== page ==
Are IMF and Hungary really talking about such different things? Couldn’t it all just be pre-negotiation banter, ahead of a deal that was always going to happen? Prime minister Viktor Orban may have put out a rather defiant-sounding list of items that are not on the table for the Hungarian government, but when it comes down to it, the IMF doesn’t seem to be asking for that anyway.
Instead of slicing more costs from the budget, it wants Hungary to commit itself to growth policies and a pro-business approach. Now, this sounds benignly positive, but it’s likely a veiled criticism of the ad-hoc series of taxes and special charges that have been levied on various sectors and businesses. And you can’t help thinking about all the strategic companies (oil, gas, water) that the government in Budapest seems to want to take back into its control through buy outs. The IMF’s point seems to be that Hungary needs to rebuild corporate confidence with greater predictability in policies.
Completing a deal with the IMF would do a great deal to solidify confidence in Hungary’s economy, and its government. What remains to be seen is if Orban thinks he has enough political capital to spend on such an agreement.
This is definitely our favorite headline of the week:
Orbán: Hungary can solve problems without IMF but loan makes life easier
It definitely sums up the last several months of “talks” between the embattled government in Budapest and the International Monetary Fund, which you get the feeling wants to lend Hungary the money for the good of the world, but would secretly rather let the country sink. Orban has said in the past that he won’t allow Hungary to lose control over its own destiny to the money counters, and that the country will never be a colony of Brussels, or Washington DC. This is arguably a good way of avoiding the fact that it’s too late for that. But headlines like this, rightly or wrongly, make him sound like a recalcitrant teenager asking his father for money, but making it clear that he doesn’t actually need it and not to expect any gratitude. Still, for anyone who’s hoping life can start getting back to normal in the country, this is probably progress.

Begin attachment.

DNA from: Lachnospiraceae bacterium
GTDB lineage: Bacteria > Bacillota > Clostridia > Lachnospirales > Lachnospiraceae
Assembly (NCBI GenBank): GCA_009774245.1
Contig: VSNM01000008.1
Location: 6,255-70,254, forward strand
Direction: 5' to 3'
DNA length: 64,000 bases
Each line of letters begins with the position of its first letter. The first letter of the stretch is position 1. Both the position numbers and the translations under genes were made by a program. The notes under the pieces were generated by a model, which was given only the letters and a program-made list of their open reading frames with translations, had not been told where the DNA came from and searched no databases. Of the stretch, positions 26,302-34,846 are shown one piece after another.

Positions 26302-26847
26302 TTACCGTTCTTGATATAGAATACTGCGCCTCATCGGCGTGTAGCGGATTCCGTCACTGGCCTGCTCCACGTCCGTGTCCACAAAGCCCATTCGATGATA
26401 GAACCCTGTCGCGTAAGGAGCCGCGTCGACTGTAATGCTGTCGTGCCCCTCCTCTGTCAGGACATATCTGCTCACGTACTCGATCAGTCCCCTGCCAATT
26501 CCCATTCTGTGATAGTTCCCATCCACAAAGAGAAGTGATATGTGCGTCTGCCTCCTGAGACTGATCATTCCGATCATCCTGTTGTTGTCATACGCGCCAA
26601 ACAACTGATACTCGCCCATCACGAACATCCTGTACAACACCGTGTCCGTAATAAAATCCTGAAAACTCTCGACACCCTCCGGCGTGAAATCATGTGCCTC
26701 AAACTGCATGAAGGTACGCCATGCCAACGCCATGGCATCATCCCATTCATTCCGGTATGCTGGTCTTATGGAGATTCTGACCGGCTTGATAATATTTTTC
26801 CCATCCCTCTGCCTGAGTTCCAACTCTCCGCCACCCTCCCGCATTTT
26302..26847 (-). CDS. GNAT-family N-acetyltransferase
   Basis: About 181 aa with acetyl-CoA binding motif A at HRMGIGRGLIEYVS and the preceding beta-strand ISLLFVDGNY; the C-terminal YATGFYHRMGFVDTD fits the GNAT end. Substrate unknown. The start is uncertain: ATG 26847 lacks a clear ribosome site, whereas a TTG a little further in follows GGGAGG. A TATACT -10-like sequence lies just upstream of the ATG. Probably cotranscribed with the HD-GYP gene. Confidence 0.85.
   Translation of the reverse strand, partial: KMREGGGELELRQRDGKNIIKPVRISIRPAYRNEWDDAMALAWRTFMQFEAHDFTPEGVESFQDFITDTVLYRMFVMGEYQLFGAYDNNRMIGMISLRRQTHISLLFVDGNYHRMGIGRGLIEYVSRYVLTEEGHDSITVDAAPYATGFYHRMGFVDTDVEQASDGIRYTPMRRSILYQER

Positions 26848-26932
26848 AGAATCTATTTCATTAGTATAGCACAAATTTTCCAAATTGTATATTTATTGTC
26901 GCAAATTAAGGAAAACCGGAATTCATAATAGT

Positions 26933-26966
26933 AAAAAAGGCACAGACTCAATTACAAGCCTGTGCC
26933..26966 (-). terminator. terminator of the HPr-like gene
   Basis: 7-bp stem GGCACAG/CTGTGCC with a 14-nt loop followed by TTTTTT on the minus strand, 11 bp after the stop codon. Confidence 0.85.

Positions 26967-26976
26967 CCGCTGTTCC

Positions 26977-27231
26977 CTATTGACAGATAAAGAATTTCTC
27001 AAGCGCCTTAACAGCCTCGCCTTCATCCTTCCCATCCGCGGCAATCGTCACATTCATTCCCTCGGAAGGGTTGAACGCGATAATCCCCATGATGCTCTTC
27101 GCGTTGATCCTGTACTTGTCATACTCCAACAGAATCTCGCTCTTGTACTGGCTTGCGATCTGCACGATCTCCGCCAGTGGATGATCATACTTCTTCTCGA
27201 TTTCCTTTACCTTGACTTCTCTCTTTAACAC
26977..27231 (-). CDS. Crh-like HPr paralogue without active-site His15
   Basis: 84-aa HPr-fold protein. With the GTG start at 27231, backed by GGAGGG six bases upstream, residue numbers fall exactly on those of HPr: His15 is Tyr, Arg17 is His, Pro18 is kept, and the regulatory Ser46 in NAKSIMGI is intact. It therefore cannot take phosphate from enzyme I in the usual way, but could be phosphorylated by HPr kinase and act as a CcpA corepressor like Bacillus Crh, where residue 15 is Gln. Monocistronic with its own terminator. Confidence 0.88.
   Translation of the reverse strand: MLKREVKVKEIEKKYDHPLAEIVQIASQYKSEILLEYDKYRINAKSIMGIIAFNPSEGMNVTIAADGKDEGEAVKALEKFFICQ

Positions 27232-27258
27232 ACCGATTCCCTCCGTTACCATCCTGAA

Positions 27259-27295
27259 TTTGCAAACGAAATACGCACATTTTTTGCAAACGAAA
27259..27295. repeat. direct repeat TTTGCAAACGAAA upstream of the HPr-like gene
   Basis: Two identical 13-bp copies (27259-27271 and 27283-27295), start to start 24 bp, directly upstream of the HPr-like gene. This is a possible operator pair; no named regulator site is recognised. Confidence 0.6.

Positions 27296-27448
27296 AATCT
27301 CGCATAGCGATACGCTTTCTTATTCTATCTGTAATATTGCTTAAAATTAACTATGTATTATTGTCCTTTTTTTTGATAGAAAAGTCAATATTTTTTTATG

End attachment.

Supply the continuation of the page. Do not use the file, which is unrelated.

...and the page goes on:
For a bit more context, which is probably appropriate rather than just repeating headlines, here are some of the quotes (hat tip PoliticsHU):
“Hungary is stronger today than it has been in the past and it is not dependent on anyone. We can overcome all troubles on our own, including financial and economic problems, using our own resources,” Orban said.
“The IMF loan would obviously help a lot because Europe is in a serious crisis, and another wave of crisis is approaching that will also affect Hungary. This will be easier to fend off if there is a safety net behind us. We could manage without it, too, but this would require more energy and would be more expensive,” Orban said…
“It is unacceptable that we should cut pensions, wages, child support or jobs.”
If we understand correctly, Hungary could use the loan because Europe is in crisis. And structural changes are not on the table. If we’re misinterpreting this, please let us know.
Posted in Hungary